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a gas-filled electron tube, usually having three electrodes, with a hot or cold cathode and grid control of the initiation time of a non-self-sustaining arc discharge in the former case or a glow discharge in the gas filling the tube in the latter case.
After initiation, the grid of a thyratron can no longer control the anode current. In contrast to a tacitron, therefore, the discharge in a thyratron can be extinguished only by reducing the anode voltage to a value less than the rated discharge voltage.
With the development of semiconductor electronics, thyratrons designed for use as relays, in current rectifiers, and in transducers (seeCONVERSION TECHNOLOGY) have been replaced almost entirely by semiconductor devices, mainly thyristors. Pulse-forming thyratrons, however, are widely used—mainly in circuits for shaping high-power pulses of electric current (primarily as switching devices in the modulators of radar transmitters).
When a pulsed voltage with an amplitude of 100–300 volts is supplied to the grid of a pulse-forming thyratron, an auxiliary discharge is initiated in the space between the grid and the cathode. When the grid current and, correspondingly, the concentration of charged particles near the grid (in the region penetrated by the anode field) rise to critical values, the rapid process of formation of an arc-discharge plasma between the anode and cathode commences. In this process, which takes only a few tens of nanoseconds, the anode current increases rapidly, the voltage decreases, and the thyratron switches from the fired to the unfired state.
During the operation of pulse-forming thyratrons (for example, in a linear modulator; see Figure 1), the discharge is usually initiated periodically at the repetition rate of the grid pulses. Each time the thyratron discharge is initiated, the pulse-forming line discharges through the load, for example, a magnetron. In the process of discharge, the voltage across the thyratron decreases from ≈ 2 Ea to a value less than the arcing potential, and the discharge is extinguished. As a result, periodically repeated current pulses flow through the load.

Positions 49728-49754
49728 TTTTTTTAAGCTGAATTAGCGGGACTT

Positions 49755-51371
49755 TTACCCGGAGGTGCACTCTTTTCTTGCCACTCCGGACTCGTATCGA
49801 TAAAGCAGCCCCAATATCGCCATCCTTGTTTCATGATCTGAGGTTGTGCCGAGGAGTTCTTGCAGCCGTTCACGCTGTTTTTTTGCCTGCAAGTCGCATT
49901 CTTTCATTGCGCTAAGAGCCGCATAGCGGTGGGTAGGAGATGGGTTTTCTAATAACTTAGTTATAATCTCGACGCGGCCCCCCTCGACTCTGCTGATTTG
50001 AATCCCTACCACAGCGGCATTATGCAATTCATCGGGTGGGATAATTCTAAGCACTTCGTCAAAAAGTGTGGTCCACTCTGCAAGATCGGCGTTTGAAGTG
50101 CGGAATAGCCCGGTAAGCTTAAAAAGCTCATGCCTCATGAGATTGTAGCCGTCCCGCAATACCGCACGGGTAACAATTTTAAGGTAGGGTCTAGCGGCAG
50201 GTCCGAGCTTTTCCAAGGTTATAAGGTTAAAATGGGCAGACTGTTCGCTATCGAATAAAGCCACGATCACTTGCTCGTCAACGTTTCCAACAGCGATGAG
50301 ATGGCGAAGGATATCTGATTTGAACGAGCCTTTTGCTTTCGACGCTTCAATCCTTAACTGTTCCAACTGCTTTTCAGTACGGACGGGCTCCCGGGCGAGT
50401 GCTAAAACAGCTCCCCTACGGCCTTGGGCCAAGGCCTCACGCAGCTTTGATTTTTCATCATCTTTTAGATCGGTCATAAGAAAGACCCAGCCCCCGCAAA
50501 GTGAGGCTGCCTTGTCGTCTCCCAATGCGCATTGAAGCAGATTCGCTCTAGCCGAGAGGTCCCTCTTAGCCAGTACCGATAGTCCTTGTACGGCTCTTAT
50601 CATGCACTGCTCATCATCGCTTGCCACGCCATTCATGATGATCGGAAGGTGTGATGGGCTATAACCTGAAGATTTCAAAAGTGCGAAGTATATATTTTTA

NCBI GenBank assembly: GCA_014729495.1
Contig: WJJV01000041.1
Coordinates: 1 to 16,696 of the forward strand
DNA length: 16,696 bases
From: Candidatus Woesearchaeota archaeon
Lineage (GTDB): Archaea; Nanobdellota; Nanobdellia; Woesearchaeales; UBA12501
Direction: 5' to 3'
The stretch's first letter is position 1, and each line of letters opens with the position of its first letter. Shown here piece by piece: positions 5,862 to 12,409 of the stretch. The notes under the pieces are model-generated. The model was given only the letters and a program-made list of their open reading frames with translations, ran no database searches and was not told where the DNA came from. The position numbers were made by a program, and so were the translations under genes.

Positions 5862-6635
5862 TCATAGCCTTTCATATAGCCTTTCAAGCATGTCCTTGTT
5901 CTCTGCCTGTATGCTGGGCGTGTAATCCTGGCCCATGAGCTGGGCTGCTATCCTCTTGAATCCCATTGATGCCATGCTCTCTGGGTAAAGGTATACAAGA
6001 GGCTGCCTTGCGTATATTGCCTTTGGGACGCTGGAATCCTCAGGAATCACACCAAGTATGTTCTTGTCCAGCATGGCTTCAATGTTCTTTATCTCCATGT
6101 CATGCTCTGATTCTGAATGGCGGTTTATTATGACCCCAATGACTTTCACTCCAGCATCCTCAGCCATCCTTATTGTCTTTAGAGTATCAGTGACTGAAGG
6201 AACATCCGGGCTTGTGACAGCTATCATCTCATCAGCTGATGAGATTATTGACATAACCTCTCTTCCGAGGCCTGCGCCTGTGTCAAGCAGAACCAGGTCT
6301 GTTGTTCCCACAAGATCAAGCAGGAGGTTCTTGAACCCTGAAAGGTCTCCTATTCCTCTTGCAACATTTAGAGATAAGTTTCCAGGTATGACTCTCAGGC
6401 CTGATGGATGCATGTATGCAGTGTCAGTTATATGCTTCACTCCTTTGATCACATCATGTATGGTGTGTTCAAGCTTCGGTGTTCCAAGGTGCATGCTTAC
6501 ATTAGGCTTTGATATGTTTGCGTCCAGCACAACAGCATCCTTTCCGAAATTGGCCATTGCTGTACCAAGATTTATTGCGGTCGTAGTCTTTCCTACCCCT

Existing types of pulse-forming thyratrons make it possible to obtain current pulses ranging in amplitude from 1 to 5,000 amperes and in length from 0.1 to 6 microseconds or more at a repetition rate of up to 30 kilohertz (for short pulse lengths). The thyratrons, whose efficiency can be as high as 95–98 percent, are distinguished by high stability of the initiation time (the spread in the length of the leading edges of the pulses does not exceed 3 × 10–9 sec), a short recovery time, and high reliability. The anode voltage of high-power thyratrons may be as high as 100 kilovolts. Most pulse-forming thyratrons are filled with hydrogen at a pressure of 25–95 newtons per square meter; deuterium and mixtures of hydrogen and deuterium are used less often.
At low currents (10–50 milliamperes) and with low anode voltages (150–300 volts), glow-discharge thyratrons with one or more grids and with current control, as in pulse-forming thyratrons, or electrostatic control are also used. Electrostatic control requires an additional electrode, known as the priming grid. The considerable recovery time (thousands of microseconds) and slow response of glow-discharge thyratrons limit their range of application
mainly to low-frequency devices used in computer technology, automatic control, and physical experiments. For example, such thyratrons are used as sawtooth voltage generators. A promising variety of glow-discharge thyratrons is the indicator glow-discharge thyratron, which is used in devices for visual data display (seeGAS-DISCHARGE INDICATORS). A specific feature of indicator glow-discharge thyratrons is the possibility of controlling their initiation by low-voltage signals (a few volts). This feature makes it possible to use such thyratrons in combination with transistorized and integrated-circuit devices.
Thyratrons are produced industrially in glass, metal-glass, and metal-ceramic enclosures.
REFERENCESKaganov, I. L. lonnye pribory. Moscow, 1972.
Fogel’son, T. B., L. N. Breusova, and L. N. Vagin. Impul’snye vodorodnye tiratrony. Moscow, 1974.
T. A. VORONCHEV